Statement on Intellectual Diversity by the Coalition of History Editors for Publishing in the Future (1998)
Changes in the electronic medium present significant challenges and extraordinary opportunities to scholars and students in history. As editors of history journals, we are challenged to address change in support of our readers and the scholarly community. In turn, we challenge the organizations that provide electronic archiving of journals, the online delivery of journals’ contents, and the computerized search engines to include the broadest representation of historical fields.
Strong evidence today points to the absence in the online medium of broad areas of historical inquiry. Journals covering area studies, women’s studies, and other vital thematic areas have been neglected in the fast-paced changes which have seen entire runs of the printed medium transformed into electronic formats.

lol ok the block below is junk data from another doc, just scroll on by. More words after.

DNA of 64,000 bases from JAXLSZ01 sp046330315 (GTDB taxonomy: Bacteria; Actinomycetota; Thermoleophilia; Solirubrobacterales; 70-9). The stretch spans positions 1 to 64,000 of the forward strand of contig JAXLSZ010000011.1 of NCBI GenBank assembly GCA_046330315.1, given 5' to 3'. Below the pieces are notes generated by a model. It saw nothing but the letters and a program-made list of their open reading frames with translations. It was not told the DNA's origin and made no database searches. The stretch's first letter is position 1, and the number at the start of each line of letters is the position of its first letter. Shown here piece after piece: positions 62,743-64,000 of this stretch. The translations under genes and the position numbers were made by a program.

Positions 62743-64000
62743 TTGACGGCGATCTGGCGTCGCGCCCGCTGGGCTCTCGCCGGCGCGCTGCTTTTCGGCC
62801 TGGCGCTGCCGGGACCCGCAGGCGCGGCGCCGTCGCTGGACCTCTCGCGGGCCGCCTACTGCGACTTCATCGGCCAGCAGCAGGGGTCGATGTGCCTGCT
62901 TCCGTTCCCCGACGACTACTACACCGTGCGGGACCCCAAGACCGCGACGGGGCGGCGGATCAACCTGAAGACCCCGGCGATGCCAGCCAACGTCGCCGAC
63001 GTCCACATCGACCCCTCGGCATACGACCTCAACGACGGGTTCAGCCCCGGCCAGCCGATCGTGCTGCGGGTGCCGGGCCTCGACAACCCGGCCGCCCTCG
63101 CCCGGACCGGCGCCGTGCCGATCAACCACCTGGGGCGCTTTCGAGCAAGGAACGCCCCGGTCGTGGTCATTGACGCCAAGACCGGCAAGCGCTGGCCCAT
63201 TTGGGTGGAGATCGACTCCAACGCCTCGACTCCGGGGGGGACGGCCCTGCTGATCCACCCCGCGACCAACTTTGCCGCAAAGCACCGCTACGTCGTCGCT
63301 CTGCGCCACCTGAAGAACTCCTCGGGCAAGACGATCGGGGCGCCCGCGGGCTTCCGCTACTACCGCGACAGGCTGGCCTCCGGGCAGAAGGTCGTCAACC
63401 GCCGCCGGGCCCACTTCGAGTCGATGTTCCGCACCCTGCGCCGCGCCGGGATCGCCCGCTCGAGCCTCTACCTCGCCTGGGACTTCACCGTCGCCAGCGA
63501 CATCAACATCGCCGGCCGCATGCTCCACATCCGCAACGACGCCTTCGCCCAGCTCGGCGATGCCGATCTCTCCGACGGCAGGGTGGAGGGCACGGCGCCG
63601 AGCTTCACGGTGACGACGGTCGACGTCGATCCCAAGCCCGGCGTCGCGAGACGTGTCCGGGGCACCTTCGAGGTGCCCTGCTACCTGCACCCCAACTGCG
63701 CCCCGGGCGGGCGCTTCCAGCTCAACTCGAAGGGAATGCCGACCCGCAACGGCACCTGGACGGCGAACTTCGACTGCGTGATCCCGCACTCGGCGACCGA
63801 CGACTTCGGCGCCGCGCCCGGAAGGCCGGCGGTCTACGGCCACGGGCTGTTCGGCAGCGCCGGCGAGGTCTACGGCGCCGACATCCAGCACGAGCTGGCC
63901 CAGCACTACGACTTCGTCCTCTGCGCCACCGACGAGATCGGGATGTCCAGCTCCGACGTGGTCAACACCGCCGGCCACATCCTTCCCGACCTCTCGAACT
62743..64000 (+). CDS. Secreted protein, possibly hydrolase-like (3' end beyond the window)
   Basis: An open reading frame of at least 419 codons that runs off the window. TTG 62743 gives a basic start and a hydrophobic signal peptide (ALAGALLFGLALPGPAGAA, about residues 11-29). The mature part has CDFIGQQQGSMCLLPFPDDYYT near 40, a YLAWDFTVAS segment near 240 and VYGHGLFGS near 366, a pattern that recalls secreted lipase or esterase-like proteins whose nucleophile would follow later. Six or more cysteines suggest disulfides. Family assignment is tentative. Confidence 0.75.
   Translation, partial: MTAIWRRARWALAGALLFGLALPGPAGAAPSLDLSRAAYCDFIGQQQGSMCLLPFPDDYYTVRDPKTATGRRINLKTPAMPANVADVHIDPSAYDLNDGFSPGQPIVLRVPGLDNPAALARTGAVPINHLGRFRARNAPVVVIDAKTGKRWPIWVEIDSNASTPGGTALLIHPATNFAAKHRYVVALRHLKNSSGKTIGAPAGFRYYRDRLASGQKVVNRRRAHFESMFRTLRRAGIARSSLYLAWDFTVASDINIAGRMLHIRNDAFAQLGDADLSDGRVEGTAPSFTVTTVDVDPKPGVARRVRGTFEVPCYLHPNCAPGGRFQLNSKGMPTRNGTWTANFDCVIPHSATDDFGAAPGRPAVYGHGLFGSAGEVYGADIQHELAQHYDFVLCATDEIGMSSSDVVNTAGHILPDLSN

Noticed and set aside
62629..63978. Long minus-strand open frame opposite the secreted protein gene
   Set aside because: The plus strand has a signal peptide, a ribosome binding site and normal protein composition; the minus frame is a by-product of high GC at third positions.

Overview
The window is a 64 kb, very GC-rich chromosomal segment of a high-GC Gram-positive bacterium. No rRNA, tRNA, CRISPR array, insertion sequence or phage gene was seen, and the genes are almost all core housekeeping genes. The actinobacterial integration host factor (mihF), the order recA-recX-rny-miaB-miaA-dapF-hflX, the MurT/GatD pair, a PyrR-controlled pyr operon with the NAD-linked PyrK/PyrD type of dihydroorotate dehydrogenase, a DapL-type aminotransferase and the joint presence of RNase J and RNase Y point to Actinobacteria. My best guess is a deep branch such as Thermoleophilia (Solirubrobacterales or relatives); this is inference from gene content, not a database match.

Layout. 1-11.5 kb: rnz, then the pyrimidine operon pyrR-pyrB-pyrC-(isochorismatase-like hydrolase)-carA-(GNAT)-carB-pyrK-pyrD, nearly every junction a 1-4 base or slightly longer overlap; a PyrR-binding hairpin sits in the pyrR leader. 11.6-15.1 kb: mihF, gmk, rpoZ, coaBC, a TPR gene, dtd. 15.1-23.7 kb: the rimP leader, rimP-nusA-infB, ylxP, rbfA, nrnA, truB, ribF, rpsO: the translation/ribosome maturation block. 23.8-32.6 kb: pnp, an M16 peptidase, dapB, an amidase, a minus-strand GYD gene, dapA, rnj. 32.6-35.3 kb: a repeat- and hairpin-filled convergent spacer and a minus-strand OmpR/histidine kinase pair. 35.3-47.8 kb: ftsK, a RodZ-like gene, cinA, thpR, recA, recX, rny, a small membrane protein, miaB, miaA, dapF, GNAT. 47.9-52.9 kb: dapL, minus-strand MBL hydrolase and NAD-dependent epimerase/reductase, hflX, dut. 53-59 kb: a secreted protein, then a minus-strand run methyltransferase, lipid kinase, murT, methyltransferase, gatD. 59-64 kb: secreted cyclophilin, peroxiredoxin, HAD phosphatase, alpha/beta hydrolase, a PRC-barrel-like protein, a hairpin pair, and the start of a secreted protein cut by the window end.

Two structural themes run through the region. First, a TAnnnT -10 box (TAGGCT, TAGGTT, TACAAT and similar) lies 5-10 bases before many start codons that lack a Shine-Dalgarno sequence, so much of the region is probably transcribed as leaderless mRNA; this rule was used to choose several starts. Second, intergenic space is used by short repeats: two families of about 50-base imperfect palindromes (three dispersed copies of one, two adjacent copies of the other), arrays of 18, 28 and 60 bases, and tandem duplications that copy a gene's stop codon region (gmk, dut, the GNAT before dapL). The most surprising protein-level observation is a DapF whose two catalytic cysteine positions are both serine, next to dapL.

Ironically, technical progress may turn out to represent a backward step for the historical profession. We have been energized in the last three decades thanks in great part to an expansion of publication outlets dedicated to the histories of peoples beyond the United States, to the historical processes of heretofore understudied groups everywhere, and to new approaches and methods. The expanded and enriched intellectual plane of the recent past will be severely impoverished if organizations—for-profit and nonprofit alike—fail to provide the electronic versions of what scholars and students have available today in print. We need a strategy of broad inclusivity in collection, conversion, and delivery services.
As journal editors, we urge electronic publishers and aggregators to pursue goals and policies that reconstitute in the electronic medium the same or better access that our readers currently enjoy via the paper medium. Otherwise, the current orphaning process of journals in area studies and in specialized themes will soon diminish the historical profession at large.
Approved by Council January 8, 1998.